Despondent Palestinians face future with unease

GAZA — Fear of an escalating power struggle between Hamas and President Mahmoud Abbas added to the gloom on Monday for Palestinians marking a Muslim holiday that would normally be a festival of joy.

The two sides are pointed towards a possible showdown after the Eid Al Fitr holiday, which falls at the end of the holy fasting month of Ramadan and is one of the two biggest celebrations in the Muslim calendar.

Meanwhile, Israeli leaders are considering whether to expand an offensive in the Gaza Strip aimed at recovering a captured soldier and stopping cross-border rocket fire.

Eid Al Fitr holiday began on Monday and ends on Wednesday.

“We are afraid that things are headed for the worse,” said Samir Ali, 31, a Gaza City taxi driver. “The situation has been worsened by the internal fighting. I wish I could know what they are fighting for.” Tension has grown sharply between Hamas, the governing Islamist group, and moderate President Abbas’ Fateh in the weeks since talks on forming a coalition collapsed. Internal violence left at least 20 dead and stirred talk of civil war.

Despite appeals for calm, fears are rife of bloodshed that would further undermine Palestinian hopes of statehood.

Hamas has ruled out even implicit recognition of Israel, which it seeks to destroy, under any deal with Abbas, who demands that the group soften its line as a way to ease a US-led aid embargo crippling the Palestinian Authority.

Though contacts on a unity government may be resumed after the holiday, there is no sign they would make more progress now.

“It is dangerous to think about failure,” said Gaza-based political analyst Hani Habib. “Failure will lead to the continuation of the current political crisis and as a result there may be a security and military crisis.”

Decision time

The next move is in the hands of Abbas.

Possibilities under consideration include dismissing Hamas Prime Minister Ismail Haniyeh to effectively oust the government, declaring a state of emergency or setting a referendum on whether to hold new elections.

The first two options would be politically difficult because of the parliamentary majority Hamas won in January when it defeated Fateh. Hamas would still shape any new government and could limit any state of emergency to 30 days.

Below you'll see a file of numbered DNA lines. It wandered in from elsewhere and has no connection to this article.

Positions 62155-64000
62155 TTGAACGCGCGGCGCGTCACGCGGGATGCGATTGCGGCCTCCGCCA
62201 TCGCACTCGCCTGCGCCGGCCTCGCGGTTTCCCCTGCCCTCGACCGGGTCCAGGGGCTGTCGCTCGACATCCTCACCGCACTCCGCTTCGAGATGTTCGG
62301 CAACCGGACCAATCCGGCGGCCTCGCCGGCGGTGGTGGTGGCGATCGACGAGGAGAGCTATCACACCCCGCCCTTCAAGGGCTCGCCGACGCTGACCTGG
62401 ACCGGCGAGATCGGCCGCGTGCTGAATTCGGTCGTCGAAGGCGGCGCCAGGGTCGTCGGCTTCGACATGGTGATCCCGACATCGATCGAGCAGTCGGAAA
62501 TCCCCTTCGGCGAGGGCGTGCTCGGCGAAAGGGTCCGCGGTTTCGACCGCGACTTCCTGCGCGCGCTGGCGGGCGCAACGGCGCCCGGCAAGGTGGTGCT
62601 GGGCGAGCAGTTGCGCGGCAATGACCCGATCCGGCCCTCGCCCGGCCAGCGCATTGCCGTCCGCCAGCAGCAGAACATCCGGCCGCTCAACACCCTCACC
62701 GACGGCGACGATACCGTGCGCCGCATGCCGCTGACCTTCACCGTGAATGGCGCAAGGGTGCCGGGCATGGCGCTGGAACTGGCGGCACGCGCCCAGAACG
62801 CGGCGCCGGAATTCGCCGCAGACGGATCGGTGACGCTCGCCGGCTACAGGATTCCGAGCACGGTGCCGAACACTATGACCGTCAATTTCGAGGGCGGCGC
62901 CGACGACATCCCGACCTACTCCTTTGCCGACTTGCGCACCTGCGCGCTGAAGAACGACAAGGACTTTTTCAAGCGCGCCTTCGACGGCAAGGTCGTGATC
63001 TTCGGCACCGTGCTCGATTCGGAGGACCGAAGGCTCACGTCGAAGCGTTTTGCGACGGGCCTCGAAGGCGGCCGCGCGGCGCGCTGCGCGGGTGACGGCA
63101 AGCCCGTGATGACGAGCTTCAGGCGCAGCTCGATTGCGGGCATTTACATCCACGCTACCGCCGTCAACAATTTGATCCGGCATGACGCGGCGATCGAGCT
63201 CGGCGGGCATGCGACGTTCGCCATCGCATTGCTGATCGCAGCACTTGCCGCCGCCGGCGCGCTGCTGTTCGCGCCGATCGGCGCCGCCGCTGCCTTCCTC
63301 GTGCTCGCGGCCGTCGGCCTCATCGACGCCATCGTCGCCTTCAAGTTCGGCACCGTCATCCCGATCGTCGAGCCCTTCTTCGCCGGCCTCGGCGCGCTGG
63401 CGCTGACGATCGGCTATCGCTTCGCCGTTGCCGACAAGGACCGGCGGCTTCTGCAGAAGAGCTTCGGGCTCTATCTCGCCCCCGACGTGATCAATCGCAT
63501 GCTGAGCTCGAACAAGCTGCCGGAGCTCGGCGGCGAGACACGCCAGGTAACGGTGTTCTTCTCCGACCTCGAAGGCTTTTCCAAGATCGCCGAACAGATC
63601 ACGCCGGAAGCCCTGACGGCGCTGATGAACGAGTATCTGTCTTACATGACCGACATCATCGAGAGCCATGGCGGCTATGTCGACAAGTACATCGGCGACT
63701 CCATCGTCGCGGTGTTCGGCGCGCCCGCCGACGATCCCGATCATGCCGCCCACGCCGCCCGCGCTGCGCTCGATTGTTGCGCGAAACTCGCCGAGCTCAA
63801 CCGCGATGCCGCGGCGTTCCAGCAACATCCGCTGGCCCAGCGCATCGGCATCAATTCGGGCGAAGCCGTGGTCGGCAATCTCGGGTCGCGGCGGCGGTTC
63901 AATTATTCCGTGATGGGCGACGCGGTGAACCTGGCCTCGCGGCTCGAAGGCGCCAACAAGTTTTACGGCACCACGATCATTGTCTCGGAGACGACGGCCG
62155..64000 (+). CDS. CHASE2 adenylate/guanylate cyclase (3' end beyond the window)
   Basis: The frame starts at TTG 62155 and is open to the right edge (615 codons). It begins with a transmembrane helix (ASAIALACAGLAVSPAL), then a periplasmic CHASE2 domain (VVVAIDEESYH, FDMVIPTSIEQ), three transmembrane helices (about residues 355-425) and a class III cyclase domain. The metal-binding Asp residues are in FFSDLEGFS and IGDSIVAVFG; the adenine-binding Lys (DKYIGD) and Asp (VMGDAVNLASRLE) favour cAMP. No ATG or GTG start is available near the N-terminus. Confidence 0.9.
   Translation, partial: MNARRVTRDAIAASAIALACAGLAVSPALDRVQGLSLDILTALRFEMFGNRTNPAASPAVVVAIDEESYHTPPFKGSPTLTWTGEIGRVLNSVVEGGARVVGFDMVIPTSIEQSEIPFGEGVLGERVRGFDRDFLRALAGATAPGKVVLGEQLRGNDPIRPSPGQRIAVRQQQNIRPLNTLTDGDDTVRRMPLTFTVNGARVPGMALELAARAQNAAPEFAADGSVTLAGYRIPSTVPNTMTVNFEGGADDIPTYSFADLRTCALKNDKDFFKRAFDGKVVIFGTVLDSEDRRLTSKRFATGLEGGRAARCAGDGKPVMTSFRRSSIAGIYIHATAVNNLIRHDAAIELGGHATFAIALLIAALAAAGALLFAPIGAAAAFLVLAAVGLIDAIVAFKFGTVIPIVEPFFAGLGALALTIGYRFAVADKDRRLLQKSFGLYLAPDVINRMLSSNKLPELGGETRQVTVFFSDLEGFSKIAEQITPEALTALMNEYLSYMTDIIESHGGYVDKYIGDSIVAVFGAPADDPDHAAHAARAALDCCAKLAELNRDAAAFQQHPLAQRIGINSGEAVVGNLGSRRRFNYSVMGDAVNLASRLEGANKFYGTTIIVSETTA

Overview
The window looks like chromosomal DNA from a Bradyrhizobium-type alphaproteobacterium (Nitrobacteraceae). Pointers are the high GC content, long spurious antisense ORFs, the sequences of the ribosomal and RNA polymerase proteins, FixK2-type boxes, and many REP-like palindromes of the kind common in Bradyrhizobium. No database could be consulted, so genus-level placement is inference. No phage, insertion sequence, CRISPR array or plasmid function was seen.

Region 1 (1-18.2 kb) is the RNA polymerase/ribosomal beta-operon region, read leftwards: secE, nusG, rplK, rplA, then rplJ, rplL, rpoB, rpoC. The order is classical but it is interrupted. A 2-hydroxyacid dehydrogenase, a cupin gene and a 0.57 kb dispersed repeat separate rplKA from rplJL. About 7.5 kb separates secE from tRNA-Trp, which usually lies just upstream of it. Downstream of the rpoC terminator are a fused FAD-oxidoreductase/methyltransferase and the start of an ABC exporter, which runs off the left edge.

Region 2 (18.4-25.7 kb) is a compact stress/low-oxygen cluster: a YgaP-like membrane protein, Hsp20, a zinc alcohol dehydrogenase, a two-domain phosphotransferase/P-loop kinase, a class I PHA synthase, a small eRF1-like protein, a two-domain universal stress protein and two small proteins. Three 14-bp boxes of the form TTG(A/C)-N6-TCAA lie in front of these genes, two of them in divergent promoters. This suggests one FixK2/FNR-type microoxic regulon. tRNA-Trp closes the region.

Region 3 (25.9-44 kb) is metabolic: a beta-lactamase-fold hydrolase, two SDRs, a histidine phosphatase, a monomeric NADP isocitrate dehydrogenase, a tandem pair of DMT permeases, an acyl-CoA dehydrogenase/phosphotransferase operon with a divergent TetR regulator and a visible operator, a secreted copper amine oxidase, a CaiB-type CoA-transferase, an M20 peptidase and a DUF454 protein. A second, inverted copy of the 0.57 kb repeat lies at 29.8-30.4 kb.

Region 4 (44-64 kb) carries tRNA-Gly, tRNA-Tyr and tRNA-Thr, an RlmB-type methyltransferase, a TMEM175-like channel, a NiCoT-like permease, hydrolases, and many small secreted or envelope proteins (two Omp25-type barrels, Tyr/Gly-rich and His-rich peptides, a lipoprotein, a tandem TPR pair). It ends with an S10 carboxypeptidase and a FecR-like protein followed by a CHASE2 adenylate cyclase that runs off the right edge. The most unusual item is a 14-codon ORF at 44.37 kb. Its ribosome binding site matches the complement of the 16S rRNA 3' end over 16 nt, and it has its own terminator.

Any clear attempt to bring down the elected Hamas government could also fire up the battle between Hamas’ forces and Fateh loyalists. Both sides have been building up their might and arsenals for a possible confrontation.

A referendum could in theory lead to new elections, but those could be a dangerous gamble for Abbas, also known as Abu Mazen, because Hamas might win again — and in so doing put his own position in jeopardy. He was elected directly in 2005.

Chances of a repeat Hamas win are strengthened by the fact that Fateh has done little in terms of political reform since being voted out of office by Palestinians who saw it as tainted by corruption and riven by internal squabbles.

Any expansion of the Israeli operation in Gaza might also complicate the situation and boost Hamas at the expense of Abbas. Seven Palestinians, at least three of them fighters, were killed there on Monday.

“Abu Mazen is leaving the situation until the last minute, a few days after the Eid,” said one aide to Abbas, who did not want to be named. “I expect that the only option is to sack the government and declare a state of emergency … after that he calls for a referendum on an early election.” While many Palestinians fear a violent confrontation between Hamas and Fateh, there is also widespread frustration with the economic crisis since Hamas took over and faced Western aid cuts to force it to recognise Israel and renounce violence.

The government’s failure to pay full salaries to its workers for months has rippled through the entire economy.

“I have two small boys and I cannot buy new clothes for them. I can buy no sweets and no good food … Eid will be the saddest day I have ever lived,” said 28-year-old government worker Ahmed Rezik in Gaza.

“Both Abu Mazen or Haniyeh have to find a solution, otherwise, let’s elect others.”

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